Taking his title from the Ciceronian rhetorical technique of memorising long speeches by means of an imaginary stroll through a series of grandiose palaces, and moving towards a depiction of the internet as a vast and ever-expanding memory palace, many of Hollis's potted histories establish a convincing relationship between the frailties of memory and the unavoidable solidity of material objects. Outstanding among these are the tumultuous tales of the Exchequer, and of King Arthur's round table at Winchester. The latter, in particular, put me in mind of a similar history to be found inscribed on a plaque in Surrey Street, W1, referring to the Roman baths encased within an adjacent wall-recess of King's College. The baths, now thought to be a replica, are surrounded by so much recorded opinion to the contrary that the uncertainty in itself has become a point of interest, validating their continued sustenance as a National Trust-sponsored tourist attraction (albeit a fairly abstruse one).

Hollis's interiors range from the Roman porphyry chamber to Louis XV's Cabinet de la Chaise, from the central European Wunderkammer to the Crystal Palace, with each chapter framed by a visit to his grandmother's house in suburban London, a 'doll's house' whose sitting room is home to 'more than 250 objects'. As her mobility has declined, so the interior of the house has become a world in miniature, and Hollis's thesis is that this environment acts as a correlative to a space that transcends modernity. Although 'there is always a beginning before the beginning, ' (in a turn of phrase pleasantly reminiscent of Ernst Gombrich's image of two mirrors facing one another), we are asked to halt this logic at 'the cave from which we all originate', before which there is, apparently, no beginning.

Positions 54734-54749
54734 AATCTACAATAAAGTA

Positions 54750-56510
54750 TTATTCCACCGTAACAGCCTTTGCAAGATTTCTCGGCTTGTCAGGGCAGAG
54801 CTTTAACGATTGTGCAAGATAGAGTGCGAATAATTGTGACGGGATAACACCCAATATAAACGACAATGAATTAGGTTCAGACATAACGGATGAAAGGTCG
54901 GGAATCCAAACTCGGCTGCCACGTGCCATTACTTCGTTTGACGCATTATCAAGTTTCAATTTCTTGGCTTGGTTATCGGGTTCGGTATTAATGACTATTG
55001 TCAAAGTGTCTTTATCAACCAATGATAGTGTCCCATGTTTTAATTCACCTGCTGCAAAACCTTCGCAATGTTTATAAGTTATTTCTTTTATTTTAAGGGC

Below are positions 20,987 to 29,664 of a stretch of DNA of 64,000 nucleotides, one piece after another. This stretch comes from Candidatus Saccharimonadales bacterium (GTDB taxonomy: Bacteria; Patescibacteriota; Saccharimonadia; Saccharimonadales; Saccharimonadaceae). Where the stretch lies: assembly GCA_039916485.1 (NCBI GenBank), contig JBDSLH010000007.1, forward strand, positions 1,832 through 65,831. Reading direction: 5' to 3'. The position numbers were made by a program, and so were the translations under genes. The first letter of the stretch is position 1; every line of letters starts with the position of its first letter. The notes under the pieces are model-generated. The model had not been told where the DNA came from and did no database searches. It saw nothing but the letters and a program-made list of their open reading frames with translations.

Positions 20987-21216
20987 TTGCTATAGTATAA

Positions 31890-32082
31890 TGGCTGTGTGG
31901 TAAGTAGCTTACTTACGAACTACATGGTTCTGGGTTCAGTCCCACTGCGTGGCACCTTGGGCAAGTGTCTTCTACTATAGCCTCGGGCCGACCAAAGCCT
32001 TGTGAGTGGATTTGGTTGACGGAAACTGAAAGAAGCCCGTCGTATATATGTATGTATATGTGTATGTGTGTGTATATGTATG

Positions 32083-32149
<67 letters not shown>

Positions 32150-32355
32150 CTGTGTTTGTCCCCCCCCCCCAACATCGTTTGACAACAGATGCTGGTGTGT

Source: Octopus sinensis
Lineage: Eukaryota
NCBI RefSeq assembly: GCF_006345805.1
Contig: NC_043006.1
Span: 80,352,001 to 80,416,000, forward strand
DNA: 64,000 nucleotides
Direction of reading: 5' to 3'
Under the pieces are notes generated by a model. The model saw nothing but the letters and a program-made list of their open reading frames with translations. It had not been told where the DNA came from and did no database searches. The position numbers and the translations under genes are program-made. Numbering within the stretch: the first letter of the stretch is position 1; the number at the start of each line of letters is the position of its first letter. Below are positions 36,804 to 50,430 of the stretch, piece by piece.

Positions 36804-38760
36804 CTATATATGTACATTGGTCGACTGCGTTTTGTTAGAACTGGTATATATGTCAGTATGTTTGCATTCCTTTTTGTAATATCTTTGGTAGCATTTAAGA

The concomitant technique of beginning almost every mini-essay from a defamiliarised perspective, before gradually unveiling its subject, can be wearisome, but is easily surmounted by turning it into a game: try to guess at the interior in question before it is explicitly named. And often Hollis's subjects are intellectually stimulating, notably the description of Henry Roberts's model workers' cottages, presented at the Crystal Palace, which includes Dickens's responses in Household Words, both under his own name and his alias, Bendigo Butler. Tales of Louis XV plotting in his secret water closet, or of the Holy Roman Emperor Rudolf sealing himself up in his Wunderkammer, 'a curiosity in his own cabinet,' are engaging enough to outweigh any criticisms of style. I was, however, interested to note that while Hollis refers more than once to Walter Benjamin's ideas of the collector, he studiously overlooks the comments in One Way Street (1928) relating detective fiction to the nineteenth century bourgeois interior, whose 'soulless luxuriance ... becomes true comfort only in the presence of a dead body.'